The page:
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Offline RICH

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Re: Steppers are too slow
« Reply #50 on: December 08, 2011, 05:24:22 PM »
Hope I haven't started a forum war here
Let not your heart be troubled....
Just a friendly discussion looking for understanding......
Re: Steppers are too slow
« Reply #51 on: December 09, 2011, 06:10:17 AM »

Hope I haven't started a forum war here, but I still have a bit of a problem understanding why a good quality Digital multimeter connected in line with the PS output to the drivers fails to read an accurate current flow compared to a hall effect clamp meter. When i look at the chopwave graph Ian posted at post 44, the current trace has fairly minimal peaks and troughs associated with the switch activity. I read this as the current flow through the coil and not necessarily a waveform of the driver input supply. I would have expected the circuitry within the driver would have provided some smoothing to the input current. Additionally with 4 drivers all connected together I would have expected some further smoothing of this wave form as one goes high and the other goes low.

Is my thinking correct here??



Unfortunately, it isn't as simple as that. Measuring PWM power is actually a substantial problem. One major problem is the phase angle, which is not taken into account at all by a DMM, no matter how good it is. The second problem is the harmonics generated by chopping the DC signal. You can have measurable power up to the 100th harmonic in some cases, although at the power levels we're talking about here it won't be that extreme, and obviously the power going up the harmonics will drop exponentially. Nonetheless, unless these factors are taken into account you will not get an accurate reading. The best DMM on the market is therefore pretty much useless to obtain an actual measurement.

Power output from a PWM can be expressed as Power = V * I * cos(e). Without taking this phase angle into account, the only real use of a DMM would be to compare motors to motors, or drivers to drivers, but the actual value you get is quite erroneous.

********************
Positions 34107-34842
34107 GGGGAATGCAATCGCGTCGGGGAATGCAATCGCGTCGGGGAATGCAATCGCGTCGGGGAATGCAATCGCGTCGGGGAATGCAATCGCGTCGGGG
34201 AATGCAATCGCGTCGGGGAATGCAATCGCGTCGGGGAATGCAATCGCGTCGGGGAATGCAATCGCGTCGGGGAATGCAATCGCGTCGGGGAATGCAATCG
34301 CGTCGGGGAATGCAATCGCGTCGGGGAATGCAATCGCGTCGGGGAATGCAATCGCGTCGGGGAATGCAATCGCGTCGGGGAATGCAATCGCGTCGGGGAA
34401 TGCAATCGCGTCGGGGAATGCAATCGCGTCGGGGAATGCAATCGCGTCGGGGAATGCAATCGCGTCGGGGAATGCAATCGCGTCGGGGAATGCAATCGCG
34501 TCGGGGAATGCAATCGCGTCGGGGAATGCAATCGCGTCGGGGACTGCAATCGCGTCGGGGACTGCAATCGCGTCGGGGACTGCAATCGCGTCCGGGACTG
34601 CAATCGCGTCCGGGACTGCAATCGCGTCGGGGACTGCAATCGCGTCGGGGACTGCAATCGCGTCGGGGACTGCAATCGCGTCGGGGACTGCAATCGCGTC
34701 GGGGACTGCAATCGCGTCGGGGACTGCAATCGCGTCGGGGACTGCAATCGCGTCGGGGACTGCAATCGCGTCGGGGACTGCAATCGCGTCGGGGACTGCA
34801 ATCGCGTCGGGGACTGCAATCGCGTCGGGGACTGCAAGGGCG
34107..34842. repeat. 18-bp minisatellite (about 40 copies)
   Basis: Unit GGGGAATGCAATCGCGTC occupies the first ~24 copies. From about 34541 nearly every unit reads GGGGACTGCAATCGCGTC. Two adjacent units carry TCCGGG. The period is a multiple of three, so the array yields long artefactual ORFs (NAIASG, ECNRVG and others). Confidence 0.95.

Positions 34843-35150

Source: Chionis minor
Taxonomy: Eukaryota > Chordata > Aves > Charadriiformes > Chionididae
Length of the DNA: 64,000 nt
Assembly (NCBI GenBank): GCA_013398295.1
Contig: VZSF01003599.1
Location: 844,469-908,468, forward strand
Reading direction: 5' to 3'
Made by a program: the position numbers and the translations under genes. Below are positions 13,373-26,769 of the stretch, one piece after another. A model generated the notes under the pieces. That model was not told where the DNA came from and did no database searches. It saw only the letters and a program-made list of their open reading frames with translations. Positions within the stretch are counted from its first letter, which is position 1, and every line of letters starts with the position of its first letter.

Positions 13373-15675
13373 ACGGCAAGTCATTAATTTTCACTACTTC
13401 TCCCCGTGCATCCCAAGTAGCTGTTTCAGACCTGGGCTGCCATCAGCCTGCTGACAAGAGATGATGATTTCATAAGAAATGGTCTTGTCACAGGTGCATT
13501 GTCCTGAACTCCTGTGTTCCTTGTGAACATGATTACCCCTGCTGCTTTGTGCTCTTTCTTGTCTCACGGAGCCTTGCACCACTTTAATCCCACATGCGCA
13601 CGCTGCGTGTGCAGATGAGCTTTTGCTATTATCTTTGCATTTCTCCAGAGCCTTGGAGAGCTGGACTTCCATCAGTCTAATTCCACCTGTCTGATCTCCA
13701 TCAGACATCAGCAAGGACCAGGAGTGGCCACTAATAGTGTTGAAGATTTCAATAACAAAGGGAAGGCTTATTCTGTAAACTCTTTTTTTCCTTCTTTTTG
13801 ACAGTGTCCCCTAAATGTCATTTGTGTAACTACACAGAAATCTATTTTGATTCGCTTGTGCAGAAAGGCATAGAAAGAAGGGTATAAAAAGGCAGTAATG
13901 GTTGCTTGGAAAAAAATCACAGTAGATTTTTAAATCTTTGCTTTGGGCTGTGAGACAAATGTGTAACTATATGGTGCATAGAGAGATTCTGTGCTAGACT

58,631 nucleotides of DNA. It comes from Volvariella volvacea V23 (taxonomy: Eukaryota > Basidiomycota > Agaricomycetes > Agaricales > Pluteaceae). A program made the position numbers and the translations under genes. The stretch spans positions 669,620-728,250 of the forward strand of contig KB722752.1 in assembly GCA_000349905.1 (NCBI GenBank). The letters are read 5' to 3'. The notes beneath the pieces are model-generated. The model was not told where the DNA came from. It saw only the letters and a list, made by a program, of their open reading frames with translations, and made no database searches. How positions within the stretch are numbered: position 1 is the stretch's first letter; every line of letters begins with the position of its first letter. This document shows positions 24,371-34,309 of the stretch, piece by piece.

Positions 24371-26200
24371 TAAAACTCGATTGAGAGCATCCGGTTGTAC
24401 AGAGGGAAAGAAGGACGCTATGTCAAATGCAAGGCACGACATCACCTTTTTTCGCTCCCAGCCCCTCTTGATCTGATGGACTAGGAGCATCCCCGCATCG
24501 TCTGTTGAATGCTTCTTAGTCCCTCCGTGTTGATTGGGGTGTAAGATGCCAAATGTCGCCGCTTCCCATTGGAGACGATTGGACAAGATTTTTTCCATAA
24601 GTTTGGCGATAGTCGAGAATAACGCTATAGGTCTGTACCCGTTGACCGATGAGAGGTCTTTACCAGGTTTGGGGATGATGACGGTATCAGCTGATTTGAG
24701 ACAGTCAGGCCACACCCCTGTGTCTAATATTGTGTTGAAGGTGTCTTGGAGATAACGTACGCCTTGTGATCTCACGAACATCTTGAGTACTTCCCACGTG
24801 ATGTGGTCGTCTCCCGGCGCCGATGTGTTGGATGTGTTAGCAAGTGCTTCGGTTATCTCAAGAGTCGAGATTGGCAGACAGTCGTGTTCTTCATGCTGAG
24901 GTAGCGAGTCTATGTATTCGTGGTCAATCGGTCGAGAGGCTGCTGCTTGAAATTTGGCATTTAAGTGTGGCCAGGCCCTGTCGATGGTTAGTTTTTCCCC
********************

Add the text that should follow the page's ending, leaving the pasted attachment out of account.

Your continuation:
In fact, an analog meter will give results closer to reality than either an averaging DMM or true-rms DMM, because it will respond to low frequency harmonics in much the same way as the motors. It will not, however, take the phase angle or higher harmonic power that is also being used/lost into account. Higher harmonic power, from what I understand, will not be converted to usable torque, but it is still being drawn nonetheless.

After a little more research into the topic, I'm starting to also question the effectiveness of a DC clamp meter for the same reasons as above. While I'm fairly certain it would be more accurate, I'm not sure it would be close enough to actually be considered accurate. A power meter, however, will take the phase angle into account and measures both voltage and current simultaneously. With this method you will be within 1% of real life power draw. This, however, doesn't really help with real time current calculations as voltage is not constant, but could still be useful with the right methods.

A digital storage oscilloscope will do a pretty good job, but you will have to know what you're doing to get useful measurements. Also USB oscilloscopes with decent software would also do a good job, and many cases better because of higher resolution sampling. Standard oscilloscopes are 8-bit, better ones are 12-bit. This is relevant to measuring the harmonics.

This is a complex topic because of, in short, the phase angle and harmonics, and is made worse by the very fast rise and fall times created by modern PWMs. In addition you may also have to contend with reflected power depending on cabling lengths and such, but not likely significant in this application. Unfortunately I'm not well versed enough to say for sure one way or the other, I just know the potential is there.

There is obviously much more to this topic, but hopefully this will be enough to provide some insight into why standard meters are so inaccurate at measuring PWM power.
« Last Edit: December 09, 2011, 06:17:59 AM by Sargon »
Re: Steppers are too slow
« Reply #52 on: December 09, 2011, 07:13:50 AM »

Thanks for your explanation. I think I need to do a bit more reading on the matter and refresh my knowledge.

Your post above makes multiple references to measuring power. I have not tried to measure the power in the circuit. It was the current I was trying to measure.

Also your formula is used for calculating the power within a circuit, and to obtain this we multiply the voltage by the current and then multiply it by the Cosine of the phase shift angle. This I understand, but if you are saying my current reading is not accurate, and we don't know the power figure, how can you use this formula? You are missing 2 parts of the equation.